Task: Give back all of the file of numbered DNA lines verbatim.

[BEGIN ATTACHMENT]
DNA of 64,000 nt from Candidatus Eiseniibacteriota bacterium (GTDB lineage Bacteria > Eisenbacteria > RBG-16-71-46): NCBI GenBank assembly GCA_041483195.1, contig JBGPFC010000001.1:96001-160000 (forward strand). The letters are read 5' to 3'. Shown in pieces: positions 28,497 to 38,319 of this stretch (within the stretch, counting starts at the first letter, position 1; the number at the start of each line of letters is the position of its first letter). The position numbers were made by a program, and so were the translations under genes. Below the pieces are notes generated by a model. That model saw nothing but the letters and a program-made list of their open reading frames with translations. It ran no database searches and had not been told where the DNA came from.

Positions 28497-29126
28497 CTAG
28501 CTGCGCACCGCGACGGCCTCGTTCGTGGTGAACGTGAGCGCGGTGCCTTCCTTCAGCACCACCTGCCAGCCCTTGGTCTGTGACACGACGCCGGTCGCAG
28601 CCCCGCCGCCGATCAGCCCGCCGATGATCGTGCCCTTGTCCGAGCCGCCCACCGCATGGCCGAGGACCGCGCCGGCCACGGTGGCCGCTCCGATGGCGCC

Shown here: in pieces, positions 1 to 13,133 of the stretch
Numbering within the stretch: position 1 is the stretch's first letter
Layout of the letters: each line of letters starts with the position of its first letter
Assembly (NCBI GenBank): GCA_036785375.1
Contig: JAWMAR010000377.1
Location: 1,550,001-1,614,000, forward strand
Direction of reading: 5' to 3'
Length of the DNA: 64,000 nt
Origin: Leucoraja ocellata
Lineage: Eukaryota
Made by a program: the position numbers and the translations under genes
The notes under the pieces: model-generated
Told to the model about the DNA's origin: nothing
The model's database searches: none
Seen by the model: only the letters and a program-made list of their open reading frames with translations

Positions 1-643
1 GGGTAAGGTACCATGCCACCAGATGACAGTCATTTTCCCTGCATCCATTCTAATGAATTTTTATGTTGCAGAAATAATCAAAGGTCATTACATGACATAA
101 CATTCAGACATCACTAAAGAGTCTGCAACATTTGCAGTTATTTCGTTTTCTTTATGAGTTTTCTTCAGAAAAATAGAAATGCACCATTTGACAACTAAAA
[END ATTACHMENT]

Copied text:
DNA of 64,000 nt from Candidatus Eiseniibacteriota bacterium (GTDB lineage Bacteria > Eisenbacteria > RBG-16-71-46): NCBI GenBank assembly GCA_041483195.1, contig JBGPFC010000001.1:96001-160000 (forward strand). The letters are read 5' to 3'. Shown in pieces: positions 28,497 to 38,319 of this stretch (within the stretch, counting starts at the first letter, position 1; the number at the start of each line of letters is the position of its first letter). The position numbers were made by a program, and so were the translations under genes. Below the pieces are notes generated by a model. That model saw nothing but the letters and a program-made list of their open reading frames with translations. It ran no database searches and had not been told where the DNA came from.

Positions 28497-29126
28497 CTAG
28501 CTGCGCACCGCGACGGCCTCGTTCGTGGTGAACGTGAGCGCGGTGCCTTCCTTCAGCACCACCTGCCAGCCCTTGGTCTGTGACACGACGCCGGTCGCAG
28601 CCCCGCCGCCGATCAGCCCGCCGATGATCGTGCCCTTGTCCGAGCCGCCCACCGCATGGCCGAGGACCGCGCCGGCCACGGTGGCCGCTCCGATGGCGCC

Shown here: in pieces, positions 1 to 13,133 of the stretch
Numbering within the stretch: position 1 is the stretch's first letter
Layout of the letters: each line of letters starts with the position of its first letter
Assembly (NCBI GenBank): GCA_036785375.1
Contig: JAWMAR010000377.1
Location: 1,550,001-1,614,000, forward strand
Direction of reading: 5' to 3'
Length of the DNA: 64,000 nt
Origin: Leucoraja ocellata
Lineage: Eukaryota
Made by a program: the position numbers and the translations under genes
The notes under the pieces: model-generated
Told to the model about the DNA's origin: nothing
The model's database searches: none
Seen by the model: only the letters and a program-made list of their open reading frames with translations

Positions 1-643
1 GGGTAAGGTACCATGCCACCAGATGACAGTCATTTTCCCTGCATCCATTCTAATGAATTTTTATGTTGCAGAAATAATCAAAGGTCATTACATGACATAA
101 CATTCAGACATCACTAAAGAGTCTGCAACATTTGCAGTTATTTCGTTTTCTTTATGAGTTTTCTTCAGAAAAATAGAAATGCACCATTTGACAACTAAAA